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A bug in Safari allows other websites to track your recent browsing activity (Update: The fix is here)

By Kenny Yeo - on 27 Jan 2022, 8:45am

A bug in Safari allows other websites to track your recent browsing activity (Update: The fix is here)

Note: This article was first published on 17 January 2022 and was updated on 27 January 2022 with details of a fix.

FingerprintJS, a browser fingerprinting and fraud detection service, has discovered a bug in Safari 15 that could leak your browsing activity to other websites.

This issue is caused by Safari's implementation of IndexedDB, an API that stores data on your browser. IndexedDB abides by something called the "same-origin policy."

Essentially, it means only the website that generates the data can access it. This makes sense and it means that even if you open a malicious webpage in one tab, it doesn't immediately have access to data in other tabs.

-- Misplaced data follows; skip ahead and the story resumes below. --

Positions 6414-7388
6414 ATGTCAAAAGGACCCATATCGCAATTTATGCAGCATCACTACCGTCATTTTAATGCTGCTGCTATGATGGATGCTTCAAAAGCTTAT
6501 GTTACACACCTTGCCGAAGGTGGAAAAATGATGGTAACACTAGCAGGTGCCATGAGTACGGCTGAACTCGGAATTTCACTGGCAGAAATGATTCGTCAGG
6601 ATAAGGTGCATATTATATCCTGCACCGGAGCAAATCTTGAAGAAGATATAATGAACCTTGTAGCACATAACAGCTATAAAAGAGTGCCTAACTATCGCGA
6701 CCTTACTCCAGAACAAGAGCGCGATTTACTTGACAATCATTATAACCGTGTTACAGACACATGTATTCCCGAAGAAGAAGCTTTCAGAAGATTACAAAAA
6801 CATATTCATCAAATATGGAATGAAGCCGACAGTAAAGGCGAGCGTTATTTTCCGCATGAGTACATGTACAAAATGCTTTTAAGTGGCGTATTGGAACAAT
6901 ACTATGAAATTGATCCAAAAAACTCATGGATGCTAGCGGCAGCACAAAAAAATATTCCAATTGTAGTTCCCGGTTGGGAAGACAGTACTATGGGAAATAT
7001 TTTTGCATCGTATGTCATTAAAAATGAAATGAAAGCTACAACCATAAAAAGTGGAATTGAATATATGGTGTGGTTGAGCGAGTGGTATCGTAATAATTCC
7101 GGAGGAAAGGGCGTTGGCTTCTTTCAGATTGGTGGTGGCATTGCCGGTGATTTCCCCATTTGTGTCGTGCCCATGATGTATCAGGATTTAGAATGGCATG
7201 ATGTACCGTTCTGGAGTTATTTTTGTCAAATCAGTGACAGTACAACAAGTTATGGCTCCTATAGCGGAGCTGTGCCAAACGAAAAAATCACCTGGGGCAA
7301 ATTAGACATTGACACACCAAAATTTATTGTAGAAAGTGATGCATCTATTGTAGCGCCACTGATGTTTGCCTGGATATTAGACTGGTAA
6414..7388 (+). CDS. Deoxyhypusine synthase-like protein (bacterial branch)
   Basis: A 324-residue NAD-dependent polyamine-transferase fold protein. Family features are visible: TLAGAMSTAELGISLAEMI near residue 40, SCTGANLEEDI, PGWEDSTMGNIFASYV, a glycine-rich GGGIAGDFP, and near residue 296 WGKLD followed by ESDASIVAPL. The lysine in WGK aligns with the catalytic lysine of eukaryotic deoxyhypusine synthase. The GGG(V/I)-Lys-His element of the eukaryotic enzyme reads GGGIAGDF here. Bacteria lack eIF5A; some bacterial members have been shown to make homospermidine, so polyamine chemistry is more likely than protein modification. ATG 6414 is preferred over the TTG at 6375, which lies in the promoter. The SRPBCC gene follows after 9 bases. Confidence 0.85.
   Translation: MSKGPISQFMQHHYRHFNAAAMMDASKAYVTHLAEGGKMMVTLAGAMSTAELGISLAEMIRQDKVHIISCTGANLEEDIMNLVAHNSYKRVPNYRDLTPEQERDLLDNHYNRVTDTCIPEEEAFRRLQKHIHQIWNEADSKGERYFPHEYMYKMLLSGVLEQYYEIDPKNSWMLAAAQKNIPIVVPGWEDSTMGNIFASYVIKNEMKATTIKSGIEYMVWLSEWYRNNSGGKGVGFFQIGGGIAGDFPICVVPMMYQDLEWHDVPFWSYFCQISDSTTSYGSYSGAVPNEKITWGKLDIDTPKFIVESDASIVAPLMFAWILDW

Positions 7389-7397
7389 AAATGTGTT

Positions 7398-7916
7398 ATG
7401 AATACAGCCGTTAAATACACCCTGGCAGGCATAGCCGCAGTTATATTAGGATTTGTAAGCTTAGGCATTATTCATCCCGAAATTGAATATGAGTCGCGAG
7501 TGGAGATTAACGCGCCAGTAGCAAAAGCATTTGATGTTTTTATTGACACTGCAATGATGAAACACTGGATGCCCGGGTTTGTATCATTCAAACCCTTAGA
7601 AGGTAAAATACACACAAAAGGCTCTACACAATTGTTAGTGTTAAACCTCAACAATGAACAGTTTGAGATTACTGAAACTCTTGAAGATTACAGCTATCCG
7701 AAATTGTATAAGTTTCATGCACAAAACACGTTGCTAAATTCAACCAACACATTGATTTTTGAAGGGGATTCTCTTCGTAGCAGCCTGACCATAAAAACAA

The problem with Safari is that it violates this policy. Whenever Safari interacts with a website and a database, "a new (empty) database with the same name is created in all other active frames, tabs, and windows within the same browser session."

This practice allows other websites to see the name of other databases and therefore your recent browsing activity. Furthermore, these databases often contain details that can be used to identify the user, such as your unique Google ID.

FingerprintJS created a proof-of-concept demo on this page which you can try if you are running Safari 15 and above on your Mac, iPhone, and iPad. It shows how sites can exploit the bug and scrape information from your browsing activity.


What can I do?

Neither Apple nor WebKit has commented on this issue, but it's reasonable to expect them to issue an update to patch this bug soon.

In the meantime, Mac users can consider switching to another browser. iOS users, unfortunately, have no way around this since Apple bans third-party browser engines on iOS.


A fix is coming (Updated on 21 Jan 2022)

Reports say that the newest release candidates for macOS 12.2 and iOS 15.3 contain fixes for this bug. These release candidates have just been made available to developers and beta users. That said, there's no word on when macOS 12.2 and iOS 15.3 will be available to the public.


The fix is here (Updated on 27 Jan 2022)

Apple has just released macOS Monterey 12.2, iOS 15.3, and iPadOS 15.3 that contains fixes for this bug. 

Source: FingerprintJS via 9to5 Mac (1), (2)

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